Too many cooks! Supporting augmented teams without getting salty - I wasn’t able to attend in person, but heard great things. It’s next up in the YouTube queue.
American Medical Association: Topic Landing Pages (A D8 Case Study) - an excellent, and extremely relatable talk about the challenges of Drupal 8 landing page building integrated with a pattern library based approach to theming. I’ve felt so much similar pain/joy on recent projects. They also closed with the reminder that we all need to look into how Layout Builder in 8.5 and the Layout Initiative will impact this process going forward, which I think is extremely important.
Hot JAMS(tack): Lessons from Building a Music Discovery App with Drupal and React -This is my attempt to demystify the process of creating a decoupled app with Drupal and React by way of a fun side project. It was my first time giving a talk that I’ve had brewing for a while, and I was happy with how it went. Heard a lot of positive and helpful feedback and have a few things that I think I can tweak to make it more useful for people. Looking forward to presenting it again at DrupalCon Nashville.
Plus, this was pretty cool:
Funny slide! https://t.co/LLqwuVXFb3— Dries Buytaert (@Dries) March 11, 2018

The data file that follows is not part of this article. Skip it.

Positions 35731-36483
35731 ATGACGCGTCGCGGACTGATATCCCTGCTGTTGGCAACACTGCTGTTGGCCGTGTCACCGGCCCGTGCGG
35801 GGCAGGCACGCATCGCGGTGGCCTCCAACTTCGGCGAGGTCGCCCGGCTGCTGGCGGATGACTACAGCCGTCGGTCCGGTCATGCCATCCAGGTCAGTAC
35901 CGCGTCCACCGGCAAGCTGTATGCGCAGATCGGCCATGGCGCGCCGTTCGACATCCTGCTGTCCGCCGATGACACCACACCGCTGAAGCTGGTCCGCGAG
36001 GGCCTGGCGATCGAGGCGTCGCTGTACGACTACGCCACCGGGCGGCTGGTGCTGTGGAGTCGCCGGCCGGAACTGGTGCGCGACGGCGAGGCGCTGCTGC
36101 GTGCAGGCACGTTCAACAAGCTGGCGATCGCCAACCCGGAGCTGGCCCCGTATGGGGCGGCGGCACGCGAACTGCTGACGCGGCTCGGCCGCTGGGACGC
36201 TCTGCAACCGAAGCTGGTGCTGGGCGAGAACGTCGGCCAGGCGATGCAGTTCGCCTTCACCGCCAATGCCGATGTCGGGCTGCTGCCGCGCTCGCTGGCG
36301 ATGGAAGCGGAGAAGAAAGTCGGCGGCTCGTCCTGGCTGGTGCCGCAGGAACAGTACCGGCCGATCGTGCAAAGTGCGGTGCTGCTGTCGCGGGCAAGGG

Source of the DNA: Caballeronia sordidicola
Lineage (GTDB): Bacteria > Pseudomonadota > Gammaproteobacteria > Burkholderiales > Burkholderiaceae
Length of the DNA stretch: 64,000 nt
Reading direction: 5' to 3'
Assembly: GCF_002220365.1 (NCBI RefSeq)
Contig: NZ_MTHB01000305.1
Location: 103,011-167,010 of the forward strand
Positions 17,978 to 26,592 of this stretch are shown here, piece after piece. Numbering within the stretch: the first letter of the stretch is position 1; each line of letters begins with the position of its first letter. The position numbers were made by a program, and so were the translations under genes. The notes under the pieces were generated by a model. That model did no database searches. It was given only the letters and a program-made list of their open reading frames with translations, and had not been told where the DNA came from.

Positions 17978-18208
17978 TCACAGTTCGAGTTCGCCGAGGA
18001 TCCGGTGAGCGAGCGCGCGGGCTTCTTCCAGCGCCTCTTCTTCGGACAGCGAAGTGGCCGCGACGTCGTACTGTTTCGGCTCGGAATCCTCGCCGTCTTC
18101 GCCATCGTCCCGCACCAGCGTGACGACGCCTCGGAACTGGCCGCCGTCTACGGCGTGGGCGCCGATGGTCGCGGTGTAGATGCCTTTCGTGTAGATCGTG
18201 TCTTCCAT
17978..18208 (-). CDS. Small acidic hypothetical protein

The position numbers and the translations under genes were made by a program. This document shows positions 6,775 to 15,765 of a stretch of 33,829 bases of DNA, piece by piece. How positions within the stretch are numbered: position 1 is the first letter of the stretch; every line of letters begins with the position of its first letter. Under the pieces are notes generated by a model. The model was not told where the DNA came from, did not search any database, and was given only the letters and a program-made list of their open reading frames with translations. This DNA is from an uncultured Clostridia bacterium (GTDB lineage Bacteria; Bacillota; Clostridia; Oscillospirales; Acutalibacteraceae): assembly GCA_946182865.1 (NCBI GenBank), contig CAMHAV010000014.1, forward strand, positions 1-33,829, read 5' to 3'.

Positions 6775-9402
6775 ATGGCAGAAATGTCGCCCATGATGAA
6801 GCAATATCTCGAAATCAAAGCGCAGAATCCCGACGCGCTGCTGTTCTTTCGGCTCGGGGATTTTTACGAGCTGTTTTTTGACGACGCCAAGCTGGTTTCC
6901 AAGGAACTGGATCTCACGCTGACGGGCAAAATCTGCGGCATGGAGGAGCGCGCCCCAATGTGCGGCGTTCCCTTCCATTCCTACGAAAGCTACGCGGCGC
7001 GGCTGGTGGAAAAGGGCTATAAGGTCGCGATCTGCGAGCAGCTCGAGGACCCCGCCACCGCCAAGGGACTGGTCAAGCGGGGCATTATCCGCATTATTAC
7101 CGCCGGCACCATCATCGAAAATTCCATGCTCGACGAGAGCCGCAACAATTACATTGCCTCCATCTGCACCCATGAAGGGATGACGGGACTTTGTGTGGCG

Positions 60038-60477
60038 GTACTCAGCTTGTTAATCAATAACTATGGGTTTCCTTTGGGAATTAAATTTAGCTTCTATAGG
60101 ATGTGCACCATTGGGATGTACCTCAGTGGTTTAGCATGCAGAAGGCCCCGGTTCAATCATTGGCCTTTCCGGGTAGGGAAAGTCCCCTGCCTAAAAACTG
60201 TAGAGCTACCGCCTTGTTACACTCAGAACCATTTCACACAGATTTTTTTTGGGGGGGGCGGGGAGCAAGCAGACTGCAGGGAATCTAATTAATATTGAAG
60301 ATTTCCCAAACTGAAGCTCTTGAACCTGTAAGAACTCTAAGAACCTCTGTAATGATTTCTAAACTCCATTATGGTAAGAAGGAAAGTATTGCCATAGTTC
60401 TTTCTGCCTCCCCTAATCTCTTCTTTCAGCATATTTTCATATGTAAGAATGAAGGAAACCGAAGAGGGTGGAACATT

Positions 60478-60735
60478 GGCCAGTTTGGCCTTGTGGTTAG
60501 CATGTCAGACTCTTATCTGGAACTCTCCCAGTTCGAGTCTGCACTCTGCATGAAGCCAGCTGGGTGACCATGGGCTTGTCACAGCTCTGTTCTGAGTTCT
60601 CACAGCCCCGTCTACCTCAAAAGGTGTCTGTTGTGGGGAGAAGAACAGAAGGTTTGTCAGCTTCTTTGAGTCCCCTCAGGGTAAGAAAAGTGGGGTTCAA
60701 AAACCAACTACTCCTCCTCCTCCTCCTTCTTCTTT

Sunday was sprints, and unfortunately more traffic on the way home. I was dragging a little bit at this point, but still feel like I was able to get a few things done. I got back to the Foundation Patterns theme and responded to the first issue submitted against the project. I helped Tony Klose set up a Pattern Lab instance for a Drupal theme, and realized that I don’t have a clear personal process for including a pattern library as an external dependency of a theme. I also collaborated with Adam Bergstein a bit more looking at a possible React front-end for simplytest.me
A huge thanks goes out to the MidCamp organizers who overcame some pretty steep challenges to put on another great camp. I’ll see everyone next year at O’Midcamp!
Have been hedging my bets about learning Redux, but was getting close to taking the plunge. Now I'm wondering if React's upcoming Context API can meet my needs. Looking forward to more takes on advantages and disadvantages of the context API in comparison to things like Redux.